This was the year of the sleeper hit in Bollywood, when the films people didn't expect to make it became the biggest hits of all. The three big Khans (Salman, Shah Rukh and Aamir) failed to make an impact at the box office, and smaller stars such as Ayushmann Khurrana, Vicky Kaushal and Kartik Aaryan emerged victorious via Andhadhun, Sanju and Sonu Ke Titu Ki Sweety.
With so many entertainment options now available to the Indian audience – international films, Netflix and Amazon, to name a few – the Hindi film industry is growing up. The standard masala formula – featuring a mix of song, dance, slapstick humour, drama, action and romance, without much logic – proved less popular in box office terms, though it would be inaccurate to say it didn't work altogether. An example of the genre's success is February's Sonu Ke Titu Ki Sweety, which proved to be a big hit despite a relatively up-and-coming cast.
Another masala film that did well was Veere Di Wedding, but this film was unlike past Salman- or Shah Rukh-driven hits. In an industry first, it was a movie carried totally by its four female leads – and it earned big bucks at the box office, shattering the belief that only having a strong male lead can bring in business. Unfortunately, however, it simply wasn't a very good film.
But two others featuring female protagonists also proved to be big hits, and excellent pieces of filmmaking. Raazi, which was shot on a modest budget by female director Meghna Gulzar, stars Alia Bhatt as an Indian spy who marries a Pakistani army officer during the India-Pakistan war of 1971. Not only did the film boast fantastic performances by Bhatt and Kaushal, it also made almost two billion rupees (Dh104.7 million) at the box office – about the same takings as the huge-budget Amitabh Bachchan and Aamir Khan film Thugs of Hindostan.
Meanwhile, the Shraddha Kapoor and Rajkummar Rao film Stree, a horror-comedy about a female ghost who abducts men at night – and, as it turns out, just wanted some respect – was a winner as well. These successes will hopefully encourage directors to tell more female-led stories, which has been considered a niche art in Indian cinema in the past.
Sure, some big-budget films also reeled in numbers – Padmaavat, Dhadak, Padman, Sanju and Sui Dhaaga for example – but these wins weren't due to star power alone. The political controversy surrounding Padmaavat drove audiences to cinemas to see what the fuss was all about; Dhadak, which came out soon after actress Sridevi's death, was her daughter Janhvi Kapoor's first film; Padman, was based on a true rags-to-riches story; Sanju was director Rajkumar Hirani's take on his friend and controversial actor Sanjay Dutt's life, which intrigues almost everyone in India; and Sui Dhaaga saw Anushka Sharma and Varun Dhawan take on the role of poor artisans struggling to make their mark, making it incredibly relatable.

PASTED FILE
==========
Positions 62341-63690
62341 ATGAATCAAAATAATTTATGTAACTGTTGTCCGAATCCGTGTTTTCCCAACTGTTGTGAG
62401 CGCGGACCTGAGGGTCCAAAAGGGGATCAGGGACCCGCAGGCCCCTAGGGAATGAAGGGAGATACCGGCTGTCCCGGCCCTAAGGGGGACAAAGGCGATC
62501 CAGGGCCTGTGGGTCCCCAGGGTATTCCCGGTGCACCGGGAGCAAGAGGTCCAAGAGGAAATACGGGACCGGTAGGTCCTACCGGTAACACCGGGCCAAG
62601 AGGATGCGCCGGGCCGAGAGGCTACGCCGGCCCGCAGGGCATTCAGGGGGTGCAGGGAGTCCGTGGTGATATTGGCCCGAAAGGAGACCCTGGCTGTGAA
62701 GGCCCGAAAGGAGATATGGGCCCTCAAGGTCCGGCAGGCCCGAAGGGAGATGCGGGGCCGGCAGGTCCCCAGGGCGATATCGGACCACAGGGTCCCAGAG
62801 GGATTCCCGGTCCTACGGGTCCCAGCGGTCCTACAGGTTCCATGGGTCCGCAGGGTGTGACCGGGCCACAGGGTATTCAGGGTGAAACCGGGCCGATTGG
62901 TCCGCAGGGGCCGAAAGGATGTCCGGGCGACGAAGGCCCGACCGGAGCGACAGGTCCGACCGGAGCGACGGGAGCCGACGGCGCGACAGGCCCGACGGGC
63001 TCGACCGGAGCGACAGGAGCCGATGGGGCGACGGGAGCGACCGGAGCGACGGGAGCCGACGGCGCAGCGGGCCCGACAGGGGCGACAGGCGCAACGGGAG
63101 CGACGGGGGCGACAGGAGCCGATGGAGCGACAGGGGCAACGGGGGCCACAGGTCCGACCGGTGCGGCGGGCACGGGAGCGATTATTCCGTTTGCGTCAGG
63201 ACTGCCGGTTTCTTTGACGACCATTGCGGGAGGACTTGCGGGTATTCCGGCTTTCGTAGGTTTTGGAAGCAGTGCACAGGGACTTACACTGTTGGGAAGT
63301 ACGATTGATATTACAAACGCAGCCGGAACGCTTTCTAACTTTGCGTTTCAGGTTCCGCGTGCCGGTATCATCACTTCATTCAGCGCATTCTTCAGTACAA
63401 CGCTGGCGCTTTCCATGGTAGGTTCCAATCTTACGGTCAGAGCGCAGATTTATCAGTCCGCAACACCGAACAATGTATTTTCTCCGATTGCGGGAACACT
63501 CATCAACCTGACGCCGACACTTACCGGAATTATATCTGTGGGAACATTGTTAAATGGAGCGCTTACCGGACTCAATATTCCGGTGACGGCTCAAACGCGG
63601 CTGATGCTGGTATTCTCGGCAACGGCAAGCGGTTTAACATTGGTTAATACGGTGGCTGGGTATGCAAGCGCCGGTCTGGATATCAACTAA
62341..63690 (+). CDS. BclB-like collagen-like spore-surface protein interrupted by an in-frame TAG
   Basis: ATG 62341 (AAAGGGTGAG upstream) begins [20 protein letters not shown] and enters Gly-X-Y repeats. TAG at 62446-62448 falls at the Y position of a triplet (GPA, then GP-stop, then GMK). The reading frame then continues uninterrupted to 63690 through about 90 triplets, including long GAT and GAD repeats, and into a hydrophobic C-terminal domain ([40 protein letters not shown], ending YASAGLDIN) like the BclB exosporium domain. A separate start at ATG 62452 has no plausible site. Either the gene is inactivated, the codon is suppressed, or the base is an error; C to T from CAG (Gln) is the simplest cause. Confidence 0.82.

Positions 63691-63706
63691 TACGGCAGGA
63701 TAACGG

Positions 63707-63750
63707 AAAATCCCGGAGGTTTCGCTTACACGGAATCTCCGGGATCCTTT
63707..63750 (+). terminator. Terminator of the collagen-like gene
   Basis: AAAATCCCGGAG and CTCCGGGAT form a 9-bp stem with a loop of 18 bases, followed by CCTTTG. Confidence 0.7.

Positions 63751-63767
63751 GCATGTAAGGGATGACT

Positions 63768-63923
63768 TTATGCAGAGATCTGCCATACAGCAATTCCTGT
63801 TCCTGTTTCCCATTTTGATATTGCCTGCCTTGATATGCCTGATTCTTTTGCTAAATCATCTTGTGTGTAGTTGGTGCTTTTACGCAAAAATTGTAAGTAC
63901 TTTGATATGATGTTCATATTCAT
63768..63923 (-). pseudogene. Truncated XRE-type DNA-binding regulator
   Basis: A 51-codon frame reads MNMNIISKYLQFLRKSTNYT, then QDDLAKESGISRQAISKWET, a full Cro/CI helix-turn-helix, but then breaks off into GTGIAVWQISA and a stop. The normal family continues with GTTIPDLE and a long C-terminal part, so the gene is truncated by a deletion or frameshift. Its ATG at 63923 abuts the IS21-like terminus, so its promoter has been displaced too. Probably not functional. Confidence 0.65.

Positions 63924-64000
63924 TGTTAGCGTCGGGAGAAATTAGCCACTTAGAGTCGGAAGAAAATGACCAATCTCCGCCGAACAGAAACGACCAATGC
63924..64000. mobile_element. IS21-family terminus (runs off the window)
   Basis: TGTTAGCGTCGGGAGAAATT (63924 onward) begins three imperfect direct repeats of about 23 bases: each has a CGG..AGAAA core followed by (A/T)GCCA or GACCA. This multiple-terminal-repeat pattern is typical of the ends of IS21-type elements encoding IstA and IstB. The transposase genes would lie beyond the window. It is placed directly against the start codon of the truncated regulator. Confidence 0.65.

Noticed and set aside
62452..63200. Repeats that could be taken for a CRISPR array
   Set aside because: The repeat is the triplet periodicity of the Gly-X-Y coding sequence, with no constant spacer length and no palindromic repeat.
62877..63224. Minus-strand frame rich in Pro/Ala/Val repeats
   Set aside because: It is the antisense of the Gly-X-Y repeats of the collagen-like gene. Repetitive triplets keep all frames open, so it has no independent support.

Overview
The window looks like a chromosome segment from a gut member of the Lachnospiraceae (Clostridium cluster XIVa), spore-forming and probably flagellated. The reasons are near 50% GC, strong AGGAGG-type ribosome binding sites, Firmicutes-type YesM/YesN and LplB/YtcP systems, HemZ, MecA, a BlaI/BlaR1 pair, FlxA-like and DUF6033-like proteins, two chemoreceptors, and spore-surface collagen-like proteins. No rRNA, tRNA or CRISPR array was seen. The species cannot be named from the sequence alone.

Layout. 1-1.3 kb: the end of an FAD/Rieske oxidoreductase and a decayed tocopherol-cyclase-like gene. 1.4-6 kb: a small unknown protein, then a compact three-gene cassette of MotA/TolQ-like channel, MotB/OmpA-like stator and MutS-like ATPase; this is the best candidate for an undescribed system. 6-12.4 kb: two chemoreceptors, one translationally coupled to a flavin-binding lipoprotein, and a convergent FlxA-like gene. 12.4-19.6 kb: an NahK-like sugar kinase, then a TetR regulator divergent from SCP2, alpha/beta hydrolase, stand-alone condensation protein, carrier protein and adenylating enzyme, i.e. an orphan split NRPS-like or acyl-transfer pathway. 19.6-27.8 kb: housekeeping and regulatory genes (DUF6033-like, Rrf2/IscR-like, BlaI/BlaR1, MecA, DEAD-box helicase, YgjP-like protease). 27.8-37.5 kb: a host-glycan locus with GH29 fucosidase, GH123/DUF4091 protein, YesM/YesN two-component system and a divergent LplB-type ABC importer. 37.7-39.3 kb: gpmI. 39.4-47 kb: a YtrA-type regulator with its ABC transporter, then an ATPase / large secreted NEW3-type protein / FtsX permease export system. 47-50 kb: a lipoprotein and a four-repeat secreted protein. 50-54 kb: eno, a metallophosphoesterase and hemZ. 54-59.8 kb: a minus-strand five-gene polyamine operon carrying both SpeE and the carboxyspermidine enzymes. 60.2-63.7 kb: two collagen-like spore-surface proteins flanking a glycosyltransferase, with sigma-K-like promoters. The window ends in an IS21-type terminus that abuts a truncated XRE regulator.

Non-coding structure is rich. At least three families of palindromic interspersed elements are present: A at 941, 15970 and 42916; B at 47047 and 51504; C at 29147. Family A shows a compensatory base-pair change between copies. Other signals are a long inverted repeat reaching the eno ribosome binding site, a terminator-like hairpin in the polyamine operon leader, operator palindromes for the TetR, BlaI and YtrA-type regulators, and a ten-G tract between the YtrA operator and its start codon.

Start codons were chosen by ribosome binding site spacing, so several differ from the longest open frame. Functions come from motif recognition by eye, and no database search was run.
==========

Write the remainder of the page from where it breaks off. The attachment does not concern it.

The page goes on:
It was truly the slice-of-life, "real people" films that touched a nerve. Khurrana's Andhadhun, a black comedy thriller about a blind man who witnesses a crime and Badhaai Ho, a drama about a middle-class twenty-something guy whose mother becomes pregnant – were both made on modest budgets, and their success proved that big bucks don't necessarily spell success. They both boasted strong storylines, stellar performances and, at around the two-hour mark, were much shorter than classic Bollywood films.
In the past, lower-budget and edgier films didn't make a splash in Bollywood – they were just a little drop in the big-budget, song-and-dance masala film-dominated ocean. But, as we look at the top films of the year, we see that audiences are demanding more story-driven, smarter films.
This all comes down to access and options: 36 per cent of Indians now have a smartphone on which they can choose to watch any clip they want, whenever they want to; and there are now multiple streaming services – from Eros Now to Hotstar and Netflix – on which marketing budgets matter less than quality of story. A huge number of young, savvy, 'digital native' Indians would now rather binge watch a quality show than waste their time on a film that revolves almost entirely around a few item songs.
With a number of exciting releases due out next year, such as Mental Hai Kya, Gully Boy and The Sky is Pink, set to deal with mental health, poverty and death, is it finally safe to assume that Bollywood's days of shamelessly copying Hollywood flicks is over? Will more stories by Indians, about Indians, that are relatable get their time to shine on the big screen? Here's hoping!